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Survey: College freshmen are distancing themselves from religion

This year's college freshmen are less concerned with their religious identity and more concerned about their future job prospects.

Or at least that's according to an annual survey, The American Freshman, released recently by the Cooperative Institutional Research Program of the Higher Education Research Institute at UCLA. The survey included responses from more than 153,000 college freshmen at 227 schools nationwide.

Religion is often a presence in violence, but it's not the cause


We hear it everywhere today, implicitly or explicitly: Religion is inherently violent, and it causes wars. It is religion (in this case, Islam) that is leading the Islamic State militant group to champion and use violence -- even promote beheadings -- to achieve its ends. When we hear news about the Middle East, it is largely the story of sectarian struggles between Sunni Muslims and Shiite Muslims, or Israeli Jews vs. Palestinian Muslims, or a story about Christians being persecuted. Religion comes across as the culprit.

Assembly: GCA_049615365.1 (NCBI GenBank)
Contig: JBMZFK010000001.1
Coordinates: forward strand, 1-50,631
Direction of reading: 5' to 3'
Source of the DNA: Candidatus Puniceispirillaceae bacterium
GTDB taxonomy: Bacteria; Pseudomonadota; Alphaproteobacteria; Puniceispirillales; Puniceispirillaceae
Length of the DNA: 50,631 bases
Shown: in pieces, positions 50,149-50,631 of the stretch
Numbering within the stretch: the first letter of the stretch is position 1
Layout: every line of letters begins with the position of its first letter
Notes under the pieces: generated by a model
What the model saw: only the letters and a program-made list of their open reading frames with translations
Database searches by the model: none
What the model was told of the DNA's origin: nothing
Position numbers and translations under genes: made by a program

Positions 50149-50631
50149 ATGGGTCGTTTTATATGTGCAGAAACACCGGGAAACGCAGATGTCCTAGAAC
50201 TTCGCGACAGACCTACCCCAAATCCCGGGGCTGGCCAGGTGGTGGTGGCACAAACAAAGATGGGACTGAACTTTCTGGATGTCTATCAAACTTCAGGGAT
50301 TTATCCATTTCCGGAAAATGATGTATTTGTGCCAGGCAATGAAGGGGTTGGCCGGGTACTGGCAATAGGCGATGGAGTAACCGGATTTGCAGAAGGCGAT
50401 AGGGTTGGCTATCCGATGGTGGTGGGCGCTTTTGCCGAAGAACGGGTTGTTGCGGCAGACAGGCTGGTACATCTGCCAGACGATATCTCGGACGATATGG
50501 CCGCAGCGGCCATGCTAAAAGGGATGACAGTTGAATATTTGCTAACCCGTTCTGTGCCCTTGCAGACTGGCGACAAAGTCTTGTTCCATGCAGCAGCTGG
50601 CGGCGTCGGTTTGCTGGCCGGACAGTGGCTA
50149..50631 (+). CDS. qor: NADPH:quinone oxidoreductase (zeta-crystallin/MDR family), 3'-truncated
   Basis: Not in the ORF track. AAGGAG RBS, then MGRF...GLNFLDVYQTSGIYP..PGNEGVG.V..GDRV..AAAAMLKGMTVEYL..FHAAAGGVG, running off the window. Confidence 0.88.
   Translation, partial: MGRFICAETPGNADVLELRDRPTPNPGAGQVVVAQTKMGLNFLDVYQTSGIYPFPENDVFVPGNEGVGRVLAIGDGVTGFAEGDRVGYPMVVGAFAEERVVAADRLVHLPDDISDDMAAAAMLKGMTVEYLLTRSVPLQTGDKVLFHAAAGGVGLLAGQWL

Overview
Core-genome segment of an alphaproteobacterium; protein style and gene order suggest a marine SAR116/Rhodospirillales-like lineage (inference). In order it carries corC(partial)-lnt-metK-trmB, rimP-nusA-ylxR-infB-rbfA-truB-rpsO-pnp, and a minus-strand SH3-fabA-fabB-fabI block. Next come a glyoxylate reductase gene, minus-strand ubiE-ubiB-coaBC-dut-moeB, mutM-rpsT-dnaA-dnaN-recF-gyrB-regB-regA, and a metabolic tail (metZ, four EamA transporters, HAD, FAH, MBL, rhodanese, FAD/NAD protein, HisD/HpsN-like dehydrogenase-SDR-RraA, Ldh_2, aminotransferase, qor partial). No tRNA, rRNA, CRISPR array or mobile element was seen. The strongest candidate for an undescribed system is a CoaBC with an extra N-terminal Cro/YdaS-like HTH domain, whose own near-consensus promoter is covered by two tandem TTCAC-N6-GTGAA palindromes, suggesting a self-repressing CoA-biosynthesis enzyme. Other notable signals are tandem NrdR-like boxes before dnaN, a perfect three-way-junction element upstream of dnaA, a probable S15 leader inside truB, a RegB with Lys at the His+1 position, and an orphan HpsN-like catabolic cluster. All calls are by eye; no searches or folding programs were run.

The Islamic State, the Inquisition, and the Wars of Religion


Ever since the Islamic State burst onto the world stage with its violent seizure of territory in Iraq and Syria, the imposition of a harsh and medieval form of Islam, and, most recently, the beheading of James Foley, we have been watching the modern version of extreme religious intolerance.

But this is not new in world history. And Christians have no reason to be righteous when we condemn the violence and intolerance. In fact, we might cite our own history in Europe as an example of what not to do. 


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In This Issue

October 9-22, 2015


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